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      The cognitive neuroscience of constructive memory: remembering the past and imagining the future.

      Philosophical Transactions of the Royal Society B: Biological Sciences
      Alzheimer Disease, psychology, Amnesia, physiopathology, Brain, physiology, Cognition, Magnetic Resonance Imaging, Mental Recall, Neurosciences, methods, Positron-Emission Tomography

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          Abstract

          Episodic memory is widely conceived as a fundamentally constructive, rather than reproductive, process that is prone to various kinds of errors and illusions. With a view towards examining the functions served by a constructive episodic memory system, we consider recent neuropsychological and neuroimaging studies indicating that some types of memory distortions reflect the operation of adaptive processes. An important function of a constructive episodic memory is to allow individuals to simulate or imagine future episodes, happenings and scenarios. Since the future is not an exact repetition of the past, simulation of future episodes requires a system that can draw on the past in a manner that flexibly extracts and recombines elements of previous experiences. Consistent with this constructive episodic simulation hypothesis, we consider cognitive, neuropsychological and neuroimaging evidence showing that there is considerable overlap in the psychological and neural processes involved in remembering the past and imagining the future.

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          Most cited references91

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          Episodic memory: from mind to brain.

          Episodic memory is a neurocognitive (brain/mind) system, uniquely different from other memory systems, that enables human beings to remember past experiences. The notion of episodic memory was first proposed some 30 years ago. At that time it was defined in terms of materials and tasks. It was subsequently refined and elaborated in terms of ideas such as self, subjective time, and autonoetic consciousness. This chapter provides a brief history of the concept of episodic memory, describes how it has changed (indeed greatly changed) since its inception, considers criticisms of it, and then discusses supporting evidence provided by (a) neuropsychological studies of patterns of memory impairment caused by brain damage, and (b) functional neuroimaging studies of patterns of brain activity of normal subjects engaged in various memory tasks. I also suggest that episodic memory is a true, even if as yet generally unappreciated, marvel of nature.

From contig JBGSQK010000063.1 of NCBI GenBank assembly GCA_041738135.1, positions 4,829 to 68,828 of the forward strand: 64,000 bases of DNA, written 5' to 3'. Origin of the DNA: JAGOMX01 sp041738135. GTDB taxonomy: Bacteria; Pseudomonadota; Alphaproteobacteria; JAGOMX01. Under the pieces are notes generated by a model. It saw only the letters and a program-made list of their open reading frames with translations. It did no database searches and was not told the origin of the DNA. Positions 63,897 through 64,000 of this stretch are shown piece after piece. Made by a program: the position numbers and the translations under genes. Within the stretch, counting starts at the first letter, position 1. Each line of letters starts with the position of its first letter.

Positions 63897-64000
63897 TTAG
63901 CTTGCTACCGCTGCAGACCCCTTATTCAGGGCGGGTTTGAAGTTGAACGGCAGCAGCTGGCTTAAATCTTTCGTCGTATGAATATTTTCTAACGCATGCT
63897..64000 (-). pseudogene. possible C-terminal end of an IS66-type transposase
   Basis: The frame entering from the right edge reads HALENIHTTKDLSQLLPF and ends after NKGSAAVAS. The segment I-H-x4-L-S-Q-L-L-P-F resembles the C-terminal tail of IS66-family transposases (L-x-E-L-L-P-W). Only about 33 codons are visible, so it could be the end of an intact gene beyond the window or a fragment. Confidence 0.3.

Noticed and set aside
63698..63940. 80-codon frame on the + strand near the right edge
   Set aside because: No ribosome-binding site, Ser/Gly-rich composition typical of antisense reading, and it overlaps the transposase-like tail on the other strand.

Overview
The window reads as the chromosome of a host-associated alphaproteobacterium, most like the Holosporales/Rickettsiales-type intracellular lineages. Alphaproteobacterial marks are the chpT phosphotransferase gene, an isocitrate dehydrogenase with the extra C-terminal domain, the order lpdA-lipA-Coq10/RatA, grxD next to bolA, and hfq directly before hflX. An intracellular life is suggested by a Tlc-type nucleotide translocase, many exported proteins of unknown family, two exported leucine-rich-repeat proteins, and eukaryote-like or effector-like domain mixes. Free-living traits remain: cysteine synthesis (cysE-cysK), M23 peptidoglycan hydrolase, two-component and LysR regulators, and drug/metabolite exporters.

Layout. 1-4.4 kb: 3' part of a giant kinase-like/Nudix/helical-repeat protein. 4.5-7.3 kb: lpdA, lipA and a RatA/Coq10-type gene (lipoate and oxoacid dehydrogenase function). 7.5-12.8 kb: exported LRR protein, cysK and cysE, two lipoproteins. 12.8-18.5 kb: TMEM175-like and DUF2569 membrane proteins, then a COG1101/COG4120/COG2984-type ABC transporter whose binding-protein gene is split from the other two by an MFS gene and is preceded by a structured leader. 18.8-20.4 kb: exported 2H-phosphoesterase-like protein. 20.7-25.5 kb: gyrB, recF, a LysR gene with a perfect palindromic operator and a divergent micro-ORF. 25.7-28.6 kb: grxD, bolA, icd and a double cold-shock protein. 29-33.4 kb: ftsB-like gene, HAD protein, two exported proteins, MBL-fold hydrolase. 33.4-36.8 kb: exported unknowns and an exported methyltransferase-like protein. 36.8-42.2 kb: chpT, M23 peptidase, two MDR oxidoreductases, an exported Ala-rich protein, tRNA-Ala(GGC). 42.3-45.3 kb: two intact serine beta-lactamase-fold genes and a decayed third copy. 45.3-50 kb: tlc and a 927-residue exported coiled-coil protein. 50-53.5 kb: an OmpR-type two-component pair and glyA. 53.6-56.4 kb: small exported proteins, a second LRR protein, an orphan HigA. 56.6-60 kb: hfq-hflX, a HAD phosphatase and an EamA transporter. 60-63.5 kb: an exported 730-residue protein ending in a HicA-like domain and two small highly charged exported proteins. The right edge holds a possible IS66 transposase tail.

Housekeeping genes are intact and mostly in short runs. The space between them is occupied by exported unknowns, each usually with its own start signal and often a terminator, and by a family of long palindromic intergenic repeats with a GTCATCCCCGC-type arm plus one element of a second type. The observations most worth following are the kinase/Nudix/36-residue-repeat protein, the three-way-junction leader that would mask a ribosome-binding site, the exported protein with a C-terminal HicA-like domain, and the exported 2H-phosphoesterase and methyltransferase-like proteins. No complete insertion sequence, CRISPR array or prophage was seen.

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            Memory and consciousness.

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              The medial temporal lobe.

              The medial temporal lobe includes a system of anatomically related structures that are essential for declarative memory (conscious memory for facts and events). The system consists of the hippocampal region (CA fields, dentate gyrus, and subicular complex) and the adjacent perirhinal, entorhinal, and parahippocampal cortices. Here, we review findings from humans, monkeys, and rodents that illuminate the function of these structures. Our analysis draws on studies of human memory impairment and animal models of memory impairment, as well as neurophysiological and neuroimaging data, to show that this system (a) is principally concerned with memory, (b) operates with neocortex to establish and maintain long-term memory, and (c) ultimately, through a process of consolidation, becomes independent of long-term memory, though questions remain about the role of perirhinal and parahippocampal cortices in this process and about spatial memory in rodents. Data from neurophysiology, neuroimaging, and neuroanatomy point to a division of labor within the medial temporal lobe. However, the available data do not support simple dichotomies between the functions of the hippocampus and the adjacent medial temporal cortex, such as associative versus nonassociative memory, episodic versus semantic memory, and recollection versus familiarity.
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                Author and article information

                Journal
                17395575
                2429996
                10.1098/rstb.2007.2087

                Chemistry
                Alzheimer Disease,psychology,Amnesia,physiopathology,Brain,physiology,Cognition,Magnetic Resonance Imaging,Mental Recall,Neurosciences,methods,Positron-Emission Tomography

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